This challenge focuses on finding the sum and difference of pairs of two-digit numbers.

Tom and Ben visited Numberland. Use the maps to work out the number of points each of their routes scores.

Find the sum and difference between a pair of two-digit numbers. Now find the sum and difference between the sum and difference! What happens?

This task follows on from Build it Up and takes the ideas into three dimensions!

There were chews for 2p, mini eggs for 3p, Chocko bars for 5p and lollypops for 7p in the sweet shop. What could each of the children buy with their money?

Winifred Wytsh bought a box each of jelly babies, milk jelly bears, yellow jelly bees and jelly belly beans. In how many different ways could she make a jolly jelly feast with 32 legs?

Go through the maze, collecting and losing your money as you go. Which route gives you the highest return? And the lowest?

You have 5 darts and your target score is 44. How many different ways could you score 44?

Can you see why 2 by 2 could be 5? Can you predict what 2 by 10 will be?

This task, written for the National Young Mathematicians' Award 2016, invites you to explore the different combinations of scores that you might get on these dart boards.

How could you put eight beanbags in the hoops so that there are four in the blue hoop, five in the red and six in the yellow? Can you find all the ways of doing this?

In a square in which the houses are evenly spaced, numbers 3 and 10 are opposite each other. What is the smallest and what is the largest possible number of houses in the square?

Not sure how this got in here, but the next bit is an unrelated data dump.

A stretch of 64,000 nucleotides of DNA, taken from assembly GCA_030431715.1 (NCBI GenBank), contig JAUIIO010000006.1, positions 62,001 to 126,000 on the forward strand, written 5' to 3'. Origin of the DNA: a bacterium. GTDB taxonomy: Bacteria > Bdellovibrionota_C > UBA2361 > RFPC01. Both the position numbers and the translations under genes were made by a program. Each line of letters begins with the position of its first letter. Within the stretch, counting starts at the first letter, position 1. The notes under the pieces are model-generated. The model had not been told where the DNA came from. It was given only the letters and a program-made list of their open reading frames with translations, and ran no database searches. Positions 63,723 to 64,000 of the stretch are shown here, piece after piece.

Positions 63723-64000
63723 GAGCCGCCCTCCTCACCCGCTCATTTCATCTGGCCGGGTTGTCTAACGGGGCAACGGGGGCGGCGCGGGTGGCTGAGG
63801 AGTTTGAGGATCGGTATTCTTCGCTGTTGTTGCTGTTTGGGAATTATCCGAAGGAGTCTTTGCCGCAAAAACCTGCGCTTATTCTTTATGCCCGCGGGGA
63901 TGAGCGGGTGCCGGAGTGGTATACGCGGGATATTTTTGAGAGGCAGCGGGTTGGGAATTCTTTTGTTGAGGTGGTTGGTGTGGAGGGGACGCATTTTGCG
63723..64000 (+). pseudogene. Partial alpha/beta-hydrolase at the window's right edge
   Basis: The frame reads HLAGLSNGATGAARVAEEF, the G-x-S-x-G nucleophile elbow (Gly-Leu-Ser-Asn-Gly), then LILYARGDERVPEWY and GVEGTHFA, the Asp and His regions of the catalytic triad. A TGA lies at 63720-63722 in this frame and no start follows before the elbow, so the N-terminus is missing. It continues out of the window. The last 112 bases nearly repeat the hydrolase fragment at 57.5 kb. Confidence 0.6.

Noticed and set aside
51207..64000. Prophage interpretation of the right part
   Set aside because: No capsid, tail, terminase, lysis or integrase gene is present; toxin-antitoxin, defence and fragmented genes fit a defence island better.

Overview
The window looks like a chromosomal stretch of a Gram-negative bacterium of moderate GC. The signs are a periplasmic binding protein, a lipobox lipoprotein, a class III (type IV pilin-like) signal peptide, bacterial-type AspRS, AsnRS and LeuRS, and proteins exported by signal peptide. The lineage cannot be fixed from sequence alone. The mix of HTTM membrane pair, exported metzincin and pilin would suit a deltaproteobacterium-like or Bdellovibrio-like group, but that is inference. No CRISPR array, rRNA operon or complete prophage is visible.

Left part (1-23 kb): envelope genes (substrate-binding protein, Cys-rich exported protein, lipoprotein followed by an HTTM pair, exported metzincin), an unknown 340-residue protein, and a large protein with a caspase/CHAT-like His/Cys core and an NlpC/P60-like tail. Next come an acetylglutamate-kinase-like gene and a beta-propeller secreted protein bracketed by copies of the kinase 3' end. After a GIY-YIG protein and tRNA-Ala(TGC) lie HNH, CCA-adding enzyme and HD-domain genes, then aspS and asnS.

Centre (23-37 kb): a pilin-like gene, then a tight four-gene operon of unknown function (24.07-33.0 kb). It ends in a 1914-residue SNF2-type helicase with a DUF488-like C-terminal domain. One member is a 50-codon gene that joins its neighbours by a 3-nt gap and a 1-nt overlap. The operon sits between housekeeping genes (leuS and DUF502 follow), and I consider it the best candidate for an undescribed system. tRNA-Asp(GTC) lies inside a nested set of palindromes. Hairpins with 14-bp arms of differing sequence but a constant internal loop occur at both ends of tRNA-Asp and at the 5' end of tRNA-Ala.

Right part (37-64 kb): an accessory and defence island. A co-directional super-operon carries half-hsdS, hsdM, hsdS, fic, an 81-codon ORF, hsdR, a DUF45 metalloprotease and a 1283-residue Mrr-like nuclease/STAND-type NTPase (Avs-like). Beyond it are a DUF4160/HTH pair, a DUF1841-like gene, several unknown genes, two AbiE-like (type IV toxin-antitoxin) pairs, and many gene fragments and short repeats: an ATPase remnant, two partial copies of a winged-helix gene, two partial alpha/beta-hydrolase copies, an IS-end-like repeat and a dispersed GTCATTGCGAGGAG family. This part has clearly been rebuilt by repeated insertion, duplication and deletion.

This magic square has operations written in it, to make it into a maze. Start wherever you like, go through every cell and go out a total of 15!

This Sudoku, based on differences. Using the one clue number can you find the solution?

Can you put plus signs in so this is true? 1 2 3 4 5 6 7 8 9 = 99 How many ways can you do it?

Find out what a Deca Tree is and then work out how many leaves there will be after the woodcutter has cut off a trunk, a branch, a twig and a leaf.

Using the statements, can you work out how many of each type of rabbit there are in these pens?

Arrange eight of the numbers between 1 and 9 in the Polo Square below so that each side adds to the same total.

There are 44 people coming to a dinner party. There are 15 square tables that seat 4 people. Find a way to seat the 44 people using all 15 tables, with no empty places.

Zumf makes spectacles for the residents of the planet Zargon, who have either 3 eyes or 4 eyes. How many lenses will Zumf need to make all the different orders for 9 families?

Can you put the numbers 1 to 8 into the circles so that the four calculations are correct?

This problem is based on the story of the Pied Piper of Hamelin. Investigate the different numbers of people and rats there could have been if you know how many legs there are altogether!

Place six toy ladybirds into the box so that there are two ladybirds in every column and every row.

There are 78 prisoners in a square cell block of twelve cells. The clever prison warder arranged them so there were 25 along each wall of the prison block. How did he do it?